7. Eels: Electro-Shock Blues
When I first heard Eels it was in 1996. It was for the song Novocaine For the Soul. It took me a few until I truly learned to appreciate the song. Even when I finally got to appreciate the song I still wasn’t a fan of the Beautiful Freak album. It wasn’t until a few years later when I picked up their follow-up album Electro-Shock Blues.
I don’t even remember why I purchased the album to be honest. I can’t remember if it was on a list of greatest albums or just a general recommendation from someone, regardless I’m glad that I bought it.
Electro-Shock Blues is one of the most personal records I’ve ever listened too. This is mostly do to lead singer/songwriter Mark Oilver Everett coming to terms with being the last living member of his family. In 1982 his father died of a heart attack (Everett found the body), while on tour for Beautiful Freak his sister committed suicide and then his mother was diagnosed with terminal lung cancer.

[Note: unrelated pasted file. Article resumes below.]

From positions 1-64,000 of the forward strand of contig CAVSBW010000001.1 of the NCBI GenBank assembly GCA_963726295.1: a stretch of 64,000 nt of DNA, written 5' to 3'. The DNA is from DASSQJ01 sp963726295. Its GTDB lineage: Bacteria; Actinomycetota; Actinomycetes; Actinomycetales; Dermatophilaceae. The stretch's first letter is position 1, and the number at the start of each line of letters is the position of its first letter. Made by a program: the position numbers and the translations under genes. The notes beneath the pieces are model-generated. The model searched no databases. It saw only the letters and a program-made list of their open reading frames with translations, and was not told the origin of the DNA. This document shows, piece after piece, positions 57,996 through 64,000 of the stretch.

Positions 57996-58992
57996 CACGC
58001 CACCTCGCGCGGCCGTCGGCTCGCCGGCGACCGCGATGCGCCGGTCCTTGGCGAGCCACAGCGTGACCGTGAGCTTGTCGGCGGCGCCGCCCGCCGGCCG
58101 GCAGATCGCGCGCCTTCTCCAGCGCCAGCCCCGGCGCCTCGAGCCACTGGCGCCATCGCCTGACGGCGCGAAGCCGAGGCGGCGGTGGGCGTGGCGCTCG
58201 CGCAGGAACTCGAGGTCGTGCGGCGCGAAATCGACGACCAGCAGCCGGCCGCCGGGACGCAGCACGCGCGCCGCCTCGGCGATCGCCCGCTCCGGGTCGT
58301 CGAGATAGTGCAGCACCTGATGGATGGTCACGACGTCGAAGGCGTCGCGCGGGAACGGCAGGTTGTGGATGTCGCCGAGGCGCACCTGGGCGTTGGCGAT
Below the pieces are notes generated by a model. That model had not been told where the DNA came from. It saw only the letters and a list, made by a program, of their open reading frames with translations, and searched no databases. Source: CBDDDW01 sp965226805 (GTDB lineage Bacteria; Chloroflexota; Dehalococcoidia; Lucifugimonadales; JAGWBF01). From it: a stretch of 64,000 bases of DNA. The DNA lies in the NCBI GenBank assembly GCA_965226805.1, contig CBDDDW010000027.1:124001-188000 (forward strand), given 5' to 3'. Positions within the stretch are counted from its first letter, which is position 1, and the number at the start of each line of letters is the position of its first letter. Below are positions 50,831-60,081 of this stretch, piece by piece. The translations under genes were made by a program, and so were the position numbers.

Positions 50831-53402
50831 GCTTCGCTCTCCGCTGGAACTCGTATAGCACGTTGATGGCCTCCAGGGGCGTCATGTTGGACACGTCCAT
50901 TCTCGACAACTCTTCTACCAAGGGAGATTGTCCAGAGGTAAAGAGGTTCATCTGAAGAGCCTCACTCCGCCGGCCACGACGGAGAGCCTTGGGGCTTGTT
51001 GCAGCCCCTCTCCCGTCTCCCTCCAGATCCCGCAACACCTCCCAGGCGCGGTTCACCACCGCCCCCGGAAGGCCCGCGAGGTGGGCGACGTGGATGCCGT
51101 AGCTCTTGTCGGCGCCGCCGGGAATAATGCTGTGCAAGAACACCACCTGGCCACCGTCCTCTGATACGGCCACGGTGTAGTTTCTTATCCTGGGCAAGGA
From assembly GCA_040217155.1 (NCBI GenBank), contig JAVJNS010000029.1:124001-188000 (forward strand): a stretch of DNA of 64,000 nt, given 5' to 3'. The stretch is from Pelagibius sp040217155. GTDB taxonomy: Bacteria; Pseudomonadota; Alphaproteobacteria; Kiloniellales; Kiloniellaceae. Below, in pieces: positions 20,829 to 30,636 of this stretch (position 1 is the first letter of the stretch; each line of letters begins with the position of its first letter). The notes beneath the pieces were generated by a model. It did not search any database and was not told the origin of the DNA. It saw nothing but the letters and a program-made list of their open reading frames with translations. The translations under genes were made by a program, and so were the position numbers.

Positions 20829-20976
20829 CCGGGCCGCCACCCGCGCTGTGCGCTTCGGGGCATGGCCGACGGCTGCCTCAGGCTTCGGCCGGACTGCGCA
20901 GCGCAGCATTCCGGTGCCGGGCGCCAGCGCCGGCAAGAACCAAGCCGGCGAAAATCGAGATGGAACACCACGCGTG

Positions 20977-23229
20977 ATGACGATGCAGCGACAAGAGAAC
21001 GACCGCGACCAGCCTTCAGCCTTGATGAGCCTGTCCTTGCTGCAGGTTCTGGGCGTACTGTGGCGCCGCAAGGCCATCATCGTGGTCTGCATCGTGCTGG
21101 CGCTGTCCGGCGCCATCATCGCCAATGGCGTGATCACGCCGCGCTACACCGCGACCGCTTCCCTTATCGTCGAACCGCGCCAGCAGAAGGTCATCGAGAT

This album could be dark (and at times it certainly is) but Everett instead took these horrible moments in his life to create an uplifting album about coping with the dark points of life.
The album opens with Elizabeth on the Floor which is composed of Elizabeth’s last diary entry and dives into the darker elements of his mom’s kemo (Dead of Winter), going to his sister’s funeral (Going to your Funeral Part 1) and visiting his sister in the hospital (Climbing to the Moon).
However two songs stand out to me as the best examples of this album. On the sadder side of things you have 3 Speed. The song repeatedly questions ‘Why won’t you tell me what’s going on?’ The song juxtaposes E’s reflections to moments of his childhood and the harsh reality of his life now.
The stand out track is the closing song P.S. You Rock My World however when Everett humorously reflects back on random events on the day of the funeral. It ends with the hopeful message ‘now that everyone is dead, maybe it’s time to live’.